4. Despite its issues in the frontcourt, Michigan has shot the three-pointer well again this season. The Wolverines shoot 43.0 percent from three as a team, but Caris LeVert, Derrick Walton, Jr., and Duncan Robinson’s shooting numbers are the most impressive part. Robinson and Walton are each shooting over 60 percent from deep and have combined for 34 made threes on 55 attempts (62 percent). In Robinson’s last three games, he has made 14-of-20 three-point attempts. That makes LeVert’s own impressive 52 percent mark from beyond the arc seem rather insignificant. While these numbers won’t last all season, Michigan has proven it is capable of shooting its way to victory on any given night.
  5. We detailed Iowa’s depth on Wednesday, but Jarrod Uthoff’s fantastic start to the year shouldn’t be lost in the Hawkeyes’ deeper-than-expected offense. Uthoff ranks third in scoring in the Big Ten with 17.7 PPG, is second in blocked shots with 2.6 per game and is one of three players in the conference posting averages of at least 17 points and six rebounds per game (Michigan State’s Denzel Valentine and Ohio State’s Marc Loving are the others). His 8.1 percent turnover rate also ranks fifth in the conference. Don’t sleep on Uthoff — he’s playing like a shoo-in for First Team All-Big Ten.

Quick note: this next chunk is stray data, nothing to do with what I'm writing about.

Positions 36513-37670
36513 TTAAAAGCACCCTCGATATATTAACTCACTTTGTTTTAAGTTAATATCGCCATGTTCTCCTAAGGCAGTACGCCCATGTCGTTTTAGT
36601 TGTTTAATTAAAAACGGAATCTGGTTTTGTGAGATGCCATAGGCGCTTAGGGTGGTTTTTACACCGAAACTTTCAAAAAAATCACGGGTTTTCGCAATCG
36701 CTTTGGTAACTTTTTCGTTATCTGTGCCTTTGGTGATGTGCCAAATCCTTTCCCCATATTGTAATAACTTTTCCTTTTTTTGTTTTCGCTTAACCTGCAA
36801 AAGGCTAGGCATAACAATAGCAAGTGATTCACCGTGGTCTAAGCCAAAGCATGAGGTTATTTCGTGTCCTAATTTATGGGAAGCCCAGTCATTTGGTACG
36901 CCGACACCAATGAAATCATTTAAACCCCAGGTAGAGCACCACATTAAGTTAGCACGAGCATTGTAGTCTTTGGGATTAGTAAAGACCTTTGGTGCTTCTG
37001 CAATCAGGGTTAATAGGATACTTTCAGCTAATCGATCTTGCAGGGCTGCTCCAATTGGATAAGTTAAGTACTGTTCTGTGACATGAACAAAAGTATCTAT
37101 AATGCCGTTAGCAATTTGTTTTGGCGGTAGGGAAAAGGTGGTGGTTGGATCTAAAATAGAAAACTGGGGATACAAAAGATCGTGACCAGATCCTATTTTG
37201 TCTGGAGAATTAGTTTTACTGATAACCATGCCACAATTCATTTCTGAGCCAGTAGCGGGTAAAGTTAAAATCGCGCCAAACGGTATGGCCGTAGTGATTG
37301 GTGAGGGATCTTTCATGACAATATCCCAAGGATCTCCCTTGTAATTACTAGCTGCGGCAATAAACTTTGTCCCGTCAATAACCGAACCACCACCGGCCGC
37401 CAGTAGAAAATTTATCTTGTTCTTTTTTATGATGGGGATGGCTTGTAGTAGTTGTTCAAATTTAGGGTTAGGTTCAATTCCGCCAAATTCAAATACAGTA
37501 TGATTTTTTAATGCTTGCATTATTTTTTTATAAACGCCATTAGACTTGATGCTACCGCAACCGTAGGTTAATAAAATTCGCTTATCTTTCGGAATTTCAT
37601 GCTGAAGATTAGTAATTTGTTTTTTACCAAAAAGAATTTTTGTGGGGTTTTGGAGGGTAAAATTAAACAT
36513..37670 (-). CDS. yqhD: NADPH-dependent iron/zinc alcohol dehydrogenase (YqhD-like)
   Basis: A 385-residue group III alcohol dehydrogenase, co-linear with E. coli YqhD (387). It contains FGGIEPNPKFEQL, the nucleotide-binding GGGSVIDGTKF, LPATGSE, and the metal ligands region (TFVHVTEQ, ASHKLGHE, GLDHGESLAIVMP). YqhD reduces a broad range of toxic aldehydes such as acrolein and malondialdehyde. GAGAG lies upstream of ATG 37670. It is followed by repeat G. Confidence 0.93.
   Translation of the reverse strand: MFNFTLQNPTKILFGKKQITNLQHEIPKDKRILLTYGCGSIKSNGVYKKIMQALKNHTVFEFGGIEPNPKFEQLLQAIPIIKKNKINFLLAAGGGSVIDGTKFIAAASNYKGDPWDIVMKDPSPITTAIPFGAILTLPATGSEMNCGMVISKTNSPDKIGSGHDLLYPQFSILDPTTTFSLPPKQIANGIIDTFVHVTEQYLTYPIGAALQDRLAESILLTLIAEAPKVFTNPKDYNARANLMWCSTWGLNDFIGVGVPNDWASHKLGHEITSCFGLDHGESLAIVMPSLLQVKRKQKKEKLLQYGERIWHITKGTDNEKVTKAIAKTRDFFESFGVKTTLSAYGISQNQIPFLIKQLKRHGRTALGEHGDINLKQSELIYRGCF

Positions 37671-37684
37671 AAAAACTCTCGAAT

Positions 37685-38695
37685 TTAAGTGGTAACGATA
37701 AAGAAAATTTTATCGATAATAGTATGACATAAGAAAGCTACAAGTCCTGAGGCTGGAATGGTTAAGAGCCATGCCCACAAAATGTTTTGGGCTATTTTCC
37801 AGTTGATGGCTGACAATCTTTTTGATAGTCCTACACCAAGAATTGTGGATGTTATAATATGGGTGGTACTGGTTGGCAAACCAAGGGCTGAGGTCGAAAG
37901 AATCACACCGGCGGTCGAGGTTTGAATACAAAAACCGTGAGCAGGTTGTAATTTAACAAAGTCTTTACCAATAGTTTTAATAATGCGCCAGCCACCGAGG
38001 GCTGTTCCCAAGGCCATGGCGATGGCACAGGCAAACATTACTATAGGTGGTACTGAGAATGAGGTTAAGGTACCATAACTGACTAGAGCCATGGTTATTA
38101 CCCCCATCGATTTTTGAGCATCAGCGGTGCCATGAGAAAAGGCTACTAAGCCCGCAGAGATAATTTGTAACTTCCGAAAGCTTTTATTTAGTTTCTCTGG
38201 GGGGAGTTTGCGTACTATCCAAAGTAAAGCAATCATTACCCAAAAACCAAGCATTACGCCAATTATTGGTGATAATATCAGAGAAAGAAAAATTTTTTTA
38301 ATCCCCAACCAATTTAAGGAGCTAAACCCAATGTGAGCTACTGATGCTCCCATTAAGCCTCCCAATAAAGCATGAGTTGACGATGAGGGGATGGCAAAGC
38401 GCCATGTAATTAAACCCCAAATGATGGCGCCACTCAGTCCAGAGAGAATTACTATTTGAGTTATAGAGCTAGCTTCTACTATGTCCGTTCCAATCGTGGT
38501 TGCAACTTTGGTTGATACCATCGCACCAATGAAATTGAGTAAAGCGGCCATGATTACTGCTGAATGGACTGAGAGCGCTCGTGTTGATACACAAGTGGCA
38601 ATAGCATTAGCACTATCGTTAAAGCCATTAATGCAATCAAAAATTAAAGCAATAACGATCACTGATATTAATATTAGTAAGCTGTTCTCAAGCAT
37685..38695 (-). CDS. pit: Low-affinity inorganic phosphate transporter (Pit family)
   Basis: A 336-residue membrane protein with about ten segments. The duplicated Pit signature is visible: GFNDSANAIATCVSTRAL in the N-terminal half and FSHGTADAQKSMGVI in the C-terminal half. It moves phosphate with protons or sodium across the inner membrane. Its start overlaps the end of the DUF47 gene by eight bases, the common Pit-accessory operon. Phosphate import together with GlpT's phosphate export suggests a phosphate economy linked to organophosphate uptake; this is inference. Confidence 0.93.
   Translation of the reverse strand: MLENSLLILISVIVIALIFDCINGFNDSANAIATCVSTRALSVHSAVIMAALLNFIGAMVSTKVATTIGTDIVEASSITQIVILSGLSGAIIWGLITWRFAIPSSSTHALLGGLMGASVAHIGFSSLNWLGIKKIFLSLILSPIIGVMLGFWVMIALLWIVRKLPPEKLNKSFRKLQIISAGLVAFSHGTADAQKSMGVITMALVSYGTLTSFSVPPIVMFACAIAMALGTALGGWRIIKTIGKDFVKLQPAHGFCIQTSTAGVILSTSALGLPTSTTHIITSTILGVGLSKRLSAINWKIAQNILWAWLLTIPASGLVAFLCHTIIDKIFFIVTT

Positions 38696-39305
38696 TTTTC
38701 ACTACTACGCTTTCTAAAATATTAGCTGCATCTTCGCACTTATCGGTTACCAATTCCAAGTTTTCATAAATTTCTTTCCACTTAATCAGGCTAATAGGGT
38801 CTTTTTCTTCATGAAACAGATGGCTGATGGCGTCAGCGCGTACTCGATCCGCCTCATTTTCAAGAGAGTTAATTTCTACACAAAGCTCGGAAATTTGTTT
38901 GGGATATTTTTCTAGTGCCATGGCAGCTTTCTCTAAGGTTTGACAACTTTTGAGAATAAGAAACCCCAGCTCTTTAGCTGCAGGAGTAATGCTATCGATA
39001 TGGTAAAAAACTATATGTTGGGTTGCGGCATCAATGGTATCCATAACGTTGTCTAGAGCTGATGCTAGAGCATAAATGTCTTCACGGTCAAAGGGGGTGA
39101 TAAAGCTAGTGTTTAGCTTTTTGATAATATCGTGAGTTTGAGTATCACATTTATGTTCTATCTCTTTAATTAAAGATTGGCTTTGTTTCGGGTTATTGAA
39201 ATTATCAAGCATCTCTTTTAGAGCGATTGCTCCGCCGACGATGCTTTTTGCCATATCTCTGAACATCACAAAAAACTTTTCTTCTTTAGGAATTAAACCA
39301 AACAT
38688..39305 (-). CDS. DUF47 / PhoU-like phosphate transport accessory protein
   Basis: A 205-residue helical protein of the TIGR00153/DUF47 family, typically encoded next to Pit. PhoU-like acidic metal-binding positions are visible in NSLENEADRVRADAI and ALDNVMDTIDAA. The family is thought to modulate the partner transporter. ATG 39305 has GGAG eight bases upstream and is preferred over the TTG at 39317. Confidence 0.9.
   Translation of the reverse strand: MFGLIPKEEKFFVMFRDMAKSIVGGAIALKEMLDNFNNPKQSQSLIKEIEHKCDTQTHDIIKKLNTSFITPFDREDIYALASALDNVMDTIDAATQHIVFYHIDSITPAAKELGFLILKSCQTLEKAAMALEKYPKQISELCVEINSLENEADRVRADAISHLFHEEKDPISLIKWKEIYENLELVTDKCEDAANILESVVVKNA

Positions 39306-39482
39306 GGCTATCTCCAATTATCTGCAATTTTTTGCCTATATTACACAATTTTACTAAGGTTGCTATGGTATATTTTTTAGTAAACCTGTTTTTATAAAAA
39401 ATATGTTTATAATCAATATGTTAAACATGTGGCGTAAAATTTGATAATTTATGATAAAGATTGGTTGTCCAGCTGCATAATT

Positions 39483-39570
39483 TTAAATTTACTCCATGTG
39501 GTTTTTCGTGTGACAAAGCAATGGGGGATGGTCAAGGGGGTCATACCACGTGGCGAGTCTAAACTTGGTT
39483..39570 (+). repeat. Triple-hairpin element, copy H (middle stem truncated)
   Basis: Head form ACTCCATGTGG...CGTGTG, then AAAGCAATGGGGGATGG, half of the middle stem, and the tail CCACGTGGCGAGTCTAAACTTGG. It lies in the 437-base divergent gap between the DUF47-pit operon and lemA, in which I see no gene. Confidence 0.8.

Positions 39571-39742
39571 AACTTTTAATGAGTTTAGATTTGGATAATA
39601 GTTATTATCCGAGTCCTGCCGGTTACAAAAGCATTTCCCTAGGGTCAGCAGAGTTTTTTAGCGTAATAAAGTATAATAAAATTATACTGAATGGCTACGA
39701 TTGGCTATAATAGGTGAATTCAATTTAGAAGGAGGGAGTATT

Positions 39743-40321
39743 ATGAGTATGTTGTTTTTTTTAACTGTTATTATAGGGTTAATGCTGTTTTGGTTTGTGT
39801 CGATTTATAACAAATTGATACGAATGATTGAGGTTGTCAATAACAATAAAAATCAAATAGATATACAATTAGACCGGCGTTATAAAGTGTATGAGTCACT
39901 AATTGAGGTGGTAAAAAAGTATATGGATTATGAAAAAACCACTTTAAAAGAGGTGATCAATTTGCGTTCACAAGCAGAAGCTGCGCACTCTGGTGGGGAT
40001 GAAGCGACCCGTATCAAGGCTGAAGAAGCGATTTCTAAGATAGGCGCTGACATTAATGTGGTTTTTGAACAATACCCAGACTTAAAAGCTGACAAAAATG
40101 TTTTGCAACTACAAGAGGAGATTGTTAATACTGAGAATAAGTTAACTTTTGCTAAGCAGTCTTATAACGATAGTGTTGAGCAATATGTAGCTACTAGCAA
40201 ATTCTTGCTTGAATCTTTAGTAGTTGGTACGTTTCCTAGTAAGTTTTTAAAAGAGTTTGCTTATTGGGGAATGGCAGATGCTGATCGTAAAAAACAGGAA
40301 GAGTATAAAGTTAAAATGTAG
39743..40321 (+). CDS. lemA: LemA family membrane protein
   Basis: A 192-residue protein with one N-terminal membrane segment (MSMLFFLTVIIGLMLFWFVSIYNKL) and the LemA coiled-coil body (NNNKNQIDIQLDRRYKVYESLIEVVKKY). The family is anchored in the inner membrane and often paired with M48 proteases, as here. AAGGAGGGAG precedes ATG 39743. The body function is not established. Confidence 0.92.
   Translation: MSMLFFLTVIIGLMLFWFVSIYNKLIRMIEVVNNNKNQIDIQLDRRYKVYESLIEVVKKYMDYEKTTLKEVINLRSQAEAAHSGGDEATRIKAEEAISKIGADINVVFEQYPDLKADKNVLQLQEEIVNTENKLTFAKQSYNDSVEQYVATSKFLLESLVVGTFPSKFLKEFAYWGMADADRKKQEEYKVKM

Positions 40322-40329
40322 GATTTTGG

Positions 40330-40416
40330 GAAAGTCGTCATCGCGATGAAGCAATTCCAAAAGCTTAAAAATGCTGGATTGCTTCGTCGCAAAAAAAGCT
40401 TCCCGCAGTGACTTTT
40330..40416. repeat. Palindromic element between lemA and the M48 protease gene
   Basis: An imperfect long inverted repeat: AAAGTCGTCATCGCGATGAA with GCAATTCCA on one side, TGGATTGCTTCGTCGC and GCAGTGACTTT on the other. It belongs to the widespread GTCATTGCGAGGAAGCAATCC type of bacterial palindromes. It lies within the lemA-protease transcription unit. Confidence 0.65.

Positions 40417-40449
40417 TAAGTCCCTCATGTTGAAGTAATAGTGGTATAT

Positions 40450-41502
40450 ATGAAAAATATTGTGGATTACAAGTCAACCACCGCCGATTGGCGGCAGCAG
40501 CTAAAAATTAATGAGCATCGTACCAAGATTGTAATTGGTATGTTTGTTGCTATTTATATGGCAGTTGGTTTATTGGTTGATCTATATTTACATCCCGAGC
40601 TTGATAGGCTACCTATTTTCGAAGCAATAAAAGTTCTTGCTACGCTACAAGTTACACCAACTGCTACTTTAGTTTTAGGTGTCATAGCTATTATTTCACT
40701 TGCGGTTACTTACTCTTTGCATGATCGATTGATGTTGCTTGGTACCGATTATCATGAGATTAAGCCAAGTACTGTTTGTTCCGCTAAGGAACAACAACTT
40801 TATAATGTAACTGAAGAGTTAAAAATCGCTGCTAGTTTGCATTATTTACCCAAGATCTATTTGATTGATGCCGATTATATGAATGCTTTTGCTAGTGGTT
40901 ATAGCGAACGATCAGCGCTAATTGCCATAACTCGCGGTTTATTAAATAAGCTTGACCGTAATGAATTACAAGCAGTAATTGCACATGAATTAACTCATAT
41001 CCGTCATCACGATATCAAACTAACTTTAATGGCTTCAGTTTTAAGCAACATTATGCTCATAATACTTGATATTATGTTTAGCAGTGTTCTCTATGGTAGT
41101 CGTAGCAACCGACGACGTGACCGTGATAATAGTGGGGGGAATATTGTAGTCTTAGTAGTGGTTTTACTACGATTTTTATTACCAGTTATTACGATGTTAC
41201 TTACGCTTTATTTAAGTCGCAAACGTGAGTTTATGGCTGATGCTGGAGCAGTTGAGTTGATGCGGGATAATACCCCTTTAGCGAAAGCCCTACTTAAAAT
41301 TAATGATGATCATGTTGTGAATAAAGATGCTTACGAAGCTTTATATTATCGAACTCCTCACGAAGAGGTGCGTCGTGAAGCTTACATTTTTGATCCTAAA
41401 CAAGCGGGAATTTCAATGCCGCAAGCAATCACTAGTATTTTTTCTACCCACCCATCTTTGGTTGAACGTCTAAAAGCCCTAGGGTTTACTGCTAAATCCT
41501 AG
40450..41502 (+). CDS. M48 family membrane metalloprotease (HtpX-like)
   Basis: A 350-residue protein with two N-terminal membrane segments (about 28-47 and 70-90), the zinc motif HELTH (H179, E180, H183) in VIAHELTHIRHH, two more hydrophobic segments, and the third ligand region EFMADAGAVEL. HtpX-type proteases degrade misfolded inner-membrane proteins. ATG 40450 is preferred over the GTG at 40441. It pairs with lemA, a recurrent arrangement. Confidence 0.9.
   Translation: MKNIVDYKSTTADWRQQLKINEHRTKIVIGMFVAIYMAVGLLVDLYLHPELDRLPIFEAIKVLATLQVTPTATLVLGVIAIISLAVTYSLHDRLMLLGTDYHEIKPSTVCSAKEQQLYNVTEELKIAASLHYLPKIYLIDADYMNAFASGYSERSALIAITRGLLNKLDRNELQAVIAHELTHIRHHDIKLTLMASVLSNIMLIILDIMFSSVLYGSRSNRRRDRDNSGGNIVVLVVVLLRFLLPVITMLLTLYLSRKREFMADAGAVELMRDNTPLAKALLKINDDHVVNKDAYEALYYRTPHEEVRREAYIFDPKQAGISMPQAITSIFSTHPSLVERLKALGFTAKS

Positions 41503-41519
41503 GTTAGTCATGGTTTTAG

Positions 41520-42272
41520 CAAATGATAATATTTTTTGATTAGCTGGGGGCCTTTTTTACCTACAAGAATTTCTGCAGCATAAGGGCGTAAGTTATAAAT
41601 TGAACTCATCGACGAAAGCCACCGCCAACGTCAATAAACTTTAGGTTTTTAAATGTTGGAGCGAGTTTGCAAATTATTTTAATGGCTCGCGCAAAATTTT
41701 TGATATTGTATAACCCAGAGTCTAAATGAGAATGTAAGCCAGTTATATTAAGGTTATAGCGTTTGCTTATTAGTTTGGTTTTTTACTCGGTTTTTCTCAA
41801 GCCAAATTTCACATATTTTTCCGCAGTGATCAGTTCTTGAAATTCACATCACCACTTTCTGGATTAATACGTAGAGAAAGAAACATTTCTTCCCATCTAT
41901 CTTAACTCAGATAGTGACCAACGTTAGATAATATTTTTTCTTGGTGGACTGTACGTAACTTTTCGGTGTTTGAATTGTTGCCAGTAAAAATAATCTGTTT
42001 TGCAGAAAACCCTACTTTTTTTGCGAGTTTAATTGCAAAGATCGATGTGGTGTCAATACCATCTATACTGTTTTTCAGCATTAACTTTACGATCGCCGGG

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Drawing Battle Lines, Day Two: Making a Case For Tuesday’s Games

Posted by Brad Jenkins and Patrick Engel on December 1st, 2015